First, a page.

Media Contact: Lisa Cugini, (401) 874-6642, lcugini@gso.uri.edu
Isaac Ginis, (401) 874-6484, iginis@gso.uri.edu

Lisa Cugini | EurekAlert!

More articles from Earth Sciences:

nachricht PR of MCC: Carbon removal from atmosphere unavoidable for 1.5 degree target
22.05.2018 | Mercator Research Institute on Global Commons and Climate Change (MCC) gGmbH

nachricht Monitoring lava lake levels in Congo volcano
16.05.2018 | Seismological Society of America

All articles from Earth Sciences >>>

The most recent press releases about innovation >>>

Die letzten 5 Focus-News des innovations-reports im Überblick:

Im Focus: LZH showcases laser material processing of tomorrow at the LASYS 2018

At the LASYS 2018, from June 5th to 7th, the Laser Zentrum Hannover e.V. (LZH) will be showcasing processes for the laser material processing of tomorrow in hall 4 at stand 4E75. With blown bomb shells the LZH will present first results of a research project on civil security.

At this year's LASYS, the LZH will exhibit light-based processes such as cutting, welding, ablation and structuring as well as additive manufacturing for...

Im Focus: Self-illuminating pixels for a new display generation

There are videos on the internet that can make one marvel at technology. For example, a smartphone is casually bent around the arm or a thin-film display is rolled in all directions and with almost every diameter. From the user's point of view, this looks fantastic. From a professional point of view, however, the question arises: Is that already possible?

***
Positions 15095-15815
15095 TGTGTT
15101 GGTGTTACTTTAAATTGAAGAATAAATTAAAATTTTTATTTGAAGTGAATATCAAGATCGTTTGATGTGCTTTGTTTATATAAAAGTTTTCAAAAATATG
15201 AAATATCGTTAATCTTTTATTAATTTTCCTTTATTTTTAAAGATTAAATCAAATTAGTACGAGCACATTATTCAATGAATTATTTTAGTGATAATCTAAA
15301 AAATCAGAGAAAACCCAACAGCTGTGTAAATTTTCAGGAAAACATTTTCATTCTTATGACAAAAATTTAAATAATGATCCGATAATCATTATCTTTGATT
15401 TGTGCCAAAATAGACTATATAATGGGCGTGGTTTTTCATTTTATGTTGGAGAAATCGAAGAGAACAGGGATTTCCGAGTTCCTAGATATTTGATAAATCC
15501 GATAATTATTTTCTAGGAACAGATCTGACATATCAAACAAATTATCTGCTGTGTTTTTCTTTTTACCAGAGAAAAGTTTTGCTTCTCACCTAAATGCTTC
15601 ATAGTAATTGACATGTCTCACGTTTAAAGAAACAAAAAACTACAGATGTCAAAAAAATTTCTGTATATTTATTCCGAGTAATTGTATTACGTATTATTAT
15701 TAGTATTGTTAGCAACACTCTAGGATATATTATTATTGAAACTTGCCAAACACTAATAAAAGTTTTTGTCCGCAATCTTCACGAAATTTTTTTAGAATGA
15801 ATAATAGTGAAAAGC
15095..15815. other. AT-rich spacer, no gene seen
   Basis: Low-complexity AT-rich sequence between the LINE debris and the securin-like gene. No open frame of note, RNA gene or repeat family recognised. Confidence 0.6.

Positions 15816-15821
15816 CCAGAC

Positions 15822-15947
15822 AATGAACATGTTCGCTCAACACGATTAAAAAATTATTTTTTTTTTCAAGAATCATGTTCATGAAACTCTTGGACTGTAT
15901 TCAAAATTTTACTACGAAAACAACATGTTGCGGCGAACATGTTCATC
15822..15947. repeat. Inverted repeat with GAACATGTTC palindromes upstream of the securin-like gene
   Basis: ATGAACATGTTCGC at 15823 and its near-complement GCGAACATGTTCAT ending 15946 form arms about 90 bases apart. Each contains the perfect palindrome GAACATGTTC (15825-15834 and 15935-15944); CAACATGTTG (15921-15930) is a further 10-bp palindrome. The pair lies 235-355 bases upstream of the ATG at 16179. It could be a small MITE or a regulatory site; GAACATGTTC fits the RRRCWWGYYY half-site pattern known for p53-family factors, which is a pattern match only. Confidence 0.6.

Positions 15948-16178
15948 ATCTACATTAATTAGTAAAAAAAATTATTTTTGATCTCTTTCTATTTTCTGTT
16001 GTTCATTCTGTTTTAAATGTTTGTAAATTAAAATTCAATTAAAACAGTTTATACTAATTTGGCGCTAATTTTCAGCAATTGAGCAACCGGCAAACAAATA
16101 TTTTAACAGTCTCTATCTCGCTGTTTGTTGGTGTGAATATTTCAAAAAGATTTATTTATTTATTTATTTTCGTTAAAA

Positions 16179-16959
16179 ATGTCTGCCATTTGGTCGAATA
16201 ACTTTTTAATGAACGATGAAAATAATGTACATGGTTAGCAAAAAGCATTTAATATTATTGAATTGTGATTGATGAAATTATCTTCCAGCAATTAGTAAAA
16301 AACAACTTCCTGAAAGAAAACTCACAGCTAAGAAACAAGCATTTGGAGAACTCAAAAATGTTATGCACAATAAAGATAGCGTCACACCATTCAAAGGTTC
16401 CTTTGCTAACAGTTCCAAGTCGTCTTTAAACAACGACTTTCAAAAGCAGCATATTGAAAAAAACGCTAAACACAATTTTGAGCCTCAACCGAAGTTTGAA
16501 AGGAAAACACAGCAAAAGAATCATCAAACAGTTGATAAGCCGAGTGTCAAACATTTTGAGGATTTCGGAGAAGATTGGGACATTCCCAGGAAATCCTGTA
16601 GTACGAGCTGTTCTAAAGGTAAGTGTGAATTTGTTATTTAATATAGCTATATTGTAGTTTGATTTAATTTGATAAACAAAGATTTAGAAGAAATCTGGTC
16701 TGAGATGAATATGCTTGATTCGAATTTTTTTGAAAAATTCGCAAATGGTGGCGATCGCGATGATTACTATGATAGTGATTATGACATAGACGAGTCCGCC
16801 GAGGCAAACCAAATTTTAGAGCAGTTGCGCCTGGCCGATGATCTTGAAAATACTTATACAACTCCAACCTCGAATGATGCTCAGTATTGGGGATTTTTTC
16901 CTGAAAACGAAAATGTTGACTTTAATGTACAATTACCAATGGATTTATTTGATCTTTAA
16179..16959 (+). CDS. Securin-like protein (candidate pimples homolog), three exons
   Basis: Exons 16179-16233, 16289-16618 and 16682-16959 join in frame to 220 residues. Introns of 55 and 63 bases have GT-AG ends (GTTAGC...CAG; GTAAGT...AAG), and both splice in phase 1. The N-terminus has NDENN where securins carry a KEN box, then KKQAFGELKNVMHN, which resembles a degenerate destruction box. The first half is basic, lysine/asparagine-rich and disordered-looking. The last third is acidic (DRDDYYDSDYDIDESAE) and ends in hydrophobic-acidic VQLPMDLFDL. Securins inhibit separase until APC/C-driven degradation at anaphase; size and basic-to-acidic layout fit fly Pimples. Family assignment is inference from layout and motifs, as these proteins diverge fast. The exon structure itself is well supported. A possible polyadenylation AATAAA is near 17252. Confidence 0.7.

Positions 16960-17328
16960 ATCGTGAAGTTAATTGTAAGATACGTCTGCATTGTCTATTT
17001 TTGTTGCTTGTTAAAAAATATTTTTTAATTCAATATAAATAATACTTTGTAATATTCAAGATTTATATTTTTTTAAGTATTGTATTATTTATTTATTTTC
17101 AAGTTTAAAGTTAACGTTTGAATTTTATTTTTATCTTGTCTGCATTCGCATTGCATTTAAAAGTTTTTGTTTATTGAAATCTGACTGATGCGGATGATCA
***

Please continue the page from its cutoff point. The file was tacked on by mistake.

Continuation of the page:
At Display Week 2018, scientists from the Fraunhofer Institute for Applied Polymer Research IAP will be demonstrating today’s technological possibilities and...

Im Focus: Explanation for puzzling quantum oscillations has been found

So-called quantum many-body scars allow quantum systems to stay out of equilibrium much longer, explaining experiment | Study published in Nature Physics

Recently, researchers from Harvard and MIT succeeded in trapping a record 53 atoms and individually controlling their quantum state, realizing what is called a...

Im Focus: Dozens of binaries from Milky Way's globular clusters could be detectable by LISA

Next-generation gravitational wave detector in space will complement LIGO on Earth

The historic first detection of gravitational waves from colliding black holes far outside our galaxy opened a new window to understanding the universe. A...

Im Focus: Entangled atoms shine in unison

A team led by Austrian experimental physicist Rainer Blatt has succeeded in characterizing the quantum entanglement of two spatially separated atoms by observing their light emission. This fundamental demonstration could lead to the development of highly sensitive optical gradiometers for the precise measurement of the gravitational field or the earth's magnetic field.

The age of quantum technology has long been heralded. Decades of research into the quantum world have led to the development of methods that make it possible...

All Focus news of the innovation-report >>>

Anzeige

Anzeige

VideoLinks
Industry & Economy
Event News

Save the date: Forum European Neuroscience – 07-11 July 2018 in Berlin, Germany

02.05.2018 | Event News

Invitation to the upcoming "Current Topics in Bioinformatics: Big Data in Genomics and Medicine"

13.04.2018 | Event News

Unique scope of UV LED technologies and applications presented in Berlin: ICULTA-2018

12.04.2018 | Event News

 
Latest News

Research reveals how order first appears in liquid crystals

23.05.2018 | Life Sciences

Space-like gravity weakens biochemical signals in muscle formation

23.05.2018 | Life Sciences

NIST puts the optical microscope under the microscope to achieve atomic accuracy

23.05.2018 | Physics and Astronomy

VideoLinks
Science & Research
Overview of more VideoLinks >>>